A Water Quality Crisis Threatens Half the World's Population

If you could carry all Earth's water in a 5-gallon bucket, the amount of freshwater in the bucket would fill just 2 cups. Polar ice caps lock up three-quarters of that, leaving only one-half of a cup available as surface water, groundwater, and water vapor. And of that, just one drop in the bucket has water quality high enough for life on Earth to use for drinking.

That scant amount must serve the 8 billion people on the planet—and soon, the 11.2 billion people the United Nations (U.N.) projects by 2100. As the world's population grows, the demand for access to clean water rises with it. Humans depend on high surface water quality, but we are also responsible for much of the deterioration in supply.

Although little is certain about how surface water will change, a study published in Nature Water sheds light on the challenges during the rest of the century. According to the authors, "While surface water quality is projected to improve in most developed countries, there is an important caveat: the outlook for the poorest nations is bleak." Already, more than a quarter of the world's population relies on unsafe drinking water, according to UNESCO.

Here's a closer look at the models developed to predict impacts, the causes of surface water pollution, and the implications for water management practices.

Water Pollution Models Show Shifting Hotspots

Using models of surface water pollution, the researchers assessed how climate change and societal developments would impact quality. The models simulated temperature and several indicators of poor water quality to predict the portion of the world's population that would be exposed to them by 2100:

  • 17-27% of the population will be exposed to salinity (total dissolved solids) pollution.
  • 20-37% will be exposed to organic degradation (biological oxygen demand) pollution.
  • 22-44% will be exposed to pathogens (fecal coliforms) pollution.

The East Asia and Pacific Region has historically been a hotspot for surface water pollution, although the scenarios show improvement by 2100. Still, the study projected continuing degradation for the Philippines, Indonesia, and Vietnam.

The models also showed that Sub-Saharan Africa will likely become the new hotspot for surface water pollution—no matter how climate change and economic growth evolve. The study estimated that the number of people there exposed to pollutant concentrations could more than double under the most optimistic scenario and increase fivefold under pessimistic assumptions.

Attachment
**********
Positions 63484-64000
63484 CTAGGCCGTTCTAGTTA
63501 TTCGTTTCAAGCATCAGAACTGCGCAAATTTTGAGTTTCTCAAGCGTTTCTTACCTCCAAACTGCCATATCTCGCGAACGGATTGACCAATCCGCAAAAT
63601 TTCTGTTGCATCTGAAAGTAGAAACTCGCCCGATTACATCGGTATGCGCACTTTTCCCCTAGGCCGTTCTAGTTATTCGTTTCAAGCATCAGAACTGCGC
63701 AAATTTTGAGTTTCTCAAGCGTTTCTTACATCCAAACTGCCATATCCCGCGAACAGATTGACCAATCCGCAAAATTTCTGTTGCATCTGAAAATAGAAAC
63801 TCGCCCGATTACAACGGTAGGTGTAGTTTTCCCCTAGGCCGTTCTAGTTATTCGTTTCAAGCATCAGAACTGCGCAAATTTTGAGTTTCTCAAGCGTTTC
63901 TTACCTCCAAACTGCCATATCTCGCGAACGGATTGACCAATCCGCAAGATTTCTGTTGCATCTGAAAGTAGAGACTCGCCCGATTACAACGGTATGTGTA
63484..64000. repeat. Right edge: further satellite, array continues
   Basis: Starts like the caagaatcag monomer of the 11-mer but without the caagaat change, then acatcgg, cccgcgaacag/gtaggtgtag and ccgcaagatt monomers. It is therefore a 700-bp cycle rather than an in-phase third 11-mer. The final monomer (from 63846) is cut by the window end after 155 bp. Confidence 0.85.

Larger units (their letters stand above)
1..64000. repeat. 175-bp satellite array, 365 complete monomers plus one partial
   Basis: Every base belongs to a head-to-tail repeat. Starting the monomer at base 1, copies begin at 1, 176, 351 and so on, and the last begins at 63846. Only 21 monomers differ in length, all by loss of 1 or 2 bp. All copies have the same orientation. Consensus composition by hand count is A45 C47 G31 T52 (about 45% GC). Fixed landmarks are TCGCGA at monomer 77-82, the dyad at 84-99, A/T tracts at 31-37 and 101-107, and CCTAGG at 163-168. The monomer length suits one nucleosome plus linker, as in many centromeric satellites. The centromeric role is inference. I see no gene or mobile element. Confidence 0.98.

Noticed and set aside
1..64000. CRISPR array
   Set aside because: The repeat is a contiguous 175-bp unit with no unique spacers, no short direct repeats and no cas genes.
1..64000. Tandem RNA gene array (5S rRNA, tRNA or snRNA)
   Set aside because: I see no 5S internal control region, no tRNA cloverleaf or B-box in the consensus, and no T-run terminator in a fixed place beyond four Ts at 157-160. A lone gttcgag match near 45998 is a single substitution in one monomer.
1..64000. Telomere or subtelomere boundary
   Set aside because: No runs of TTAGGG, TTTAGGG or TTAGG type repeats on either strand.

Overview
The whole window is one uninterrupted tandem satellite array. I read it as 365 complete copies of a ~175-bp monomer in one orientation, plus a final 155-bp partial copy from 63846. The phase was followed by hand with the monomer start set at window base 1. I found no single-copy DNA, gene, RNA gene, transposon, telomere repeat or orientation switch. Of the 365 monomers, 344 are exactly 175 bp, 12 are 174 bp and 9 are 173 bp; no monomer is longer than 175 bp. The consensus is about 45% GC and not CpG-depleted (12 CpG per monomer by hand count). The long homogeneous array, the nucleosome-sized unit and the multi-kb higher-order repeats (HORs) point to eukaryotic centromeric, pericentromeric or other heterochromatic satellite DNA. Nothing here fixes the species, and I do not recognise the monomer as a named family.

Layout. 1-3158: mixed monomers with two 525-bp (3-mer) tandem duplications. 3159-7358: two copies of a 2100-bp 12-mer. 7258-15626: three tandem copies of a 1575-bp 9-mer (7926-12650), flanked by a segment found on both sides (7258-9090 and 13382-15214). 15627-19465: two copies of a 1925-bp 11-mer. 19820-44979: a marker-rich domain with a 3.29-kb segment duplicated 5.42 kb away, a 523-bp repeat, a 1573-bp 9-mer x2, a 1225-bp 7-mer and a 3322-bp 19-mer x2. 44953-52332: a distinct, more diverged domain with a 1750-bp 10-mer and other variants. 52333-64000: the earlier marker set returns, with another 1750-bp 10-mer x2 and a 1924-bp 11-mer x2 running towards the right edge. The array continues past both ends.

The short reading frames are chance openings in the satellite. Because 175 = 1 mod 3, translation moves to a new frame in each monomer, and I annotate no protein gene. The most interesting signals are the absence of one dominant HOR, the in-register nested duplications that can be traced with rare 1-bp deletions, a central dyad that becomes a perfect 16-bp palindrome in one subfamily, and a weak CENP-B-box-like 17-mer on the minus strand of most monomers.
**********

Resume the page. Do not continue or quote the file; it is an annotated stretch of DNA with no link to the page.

Climate and Development Damages Water Quality

Contamination of surface water bodies occurs primarily due to climate change and socio-economic development. The warming climate is unsettling the hydrologic regime, resulting in more floods and droughts. Floodwaters sweep contaminants—from fertilizers and pesticides to oil and grease to sediment—into water bodies as nonpoint source pollution. Droughts make water less available and concentrate harmful substances. And rapid development increases population, land use, and economic growth, intensifying water demand.

Pollutants can come from almost any water use sector, including domestic, manufacturing, livestock, and irrigation activities—and the loads are expected to increase. There's currently a lack of agreement globally on the management practices to mitigate pollution's damaging effects.

That's left more than 2 billion people struggling to access safe drinking water, according to the U.N. Populations under water stress include about 80% of those in Asia, particularly in northeast China, as well as in India and Pakistan. This results in the death of more than 800,000 people each year from water-borne diseases in locations where water quality testing isn't sufficient to protect them.

Solutions Require Consistent Management Practices

The study's lead author, Edward Jones, emphasized the need for equitable and sustainable development, particularly in regions expected to experience the most significant water pollution challenges. Limiting global warming and human-caused water pollution will be critical as the number of people and the demand for water escalate.

Management practices that conserve water, address pollution, and increase testing can safeguard humans and their livelihoods, along with ecosystem health. But societies everywhere must take action now to avoid the worst scenarios and move toward a more optimistic future.

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Diana Kightlinger

Diana Kightlinger is an experienced journalist, copywriter, and blogger for science, technology, and medical organizations. She writes frequently for Fortune 500 corporate clients but also has a passion for explaining scientific research, raising awareness of issues, and targeting positive outcomes for people and communities. Diana holds master’s degrees in environmental science and journalism.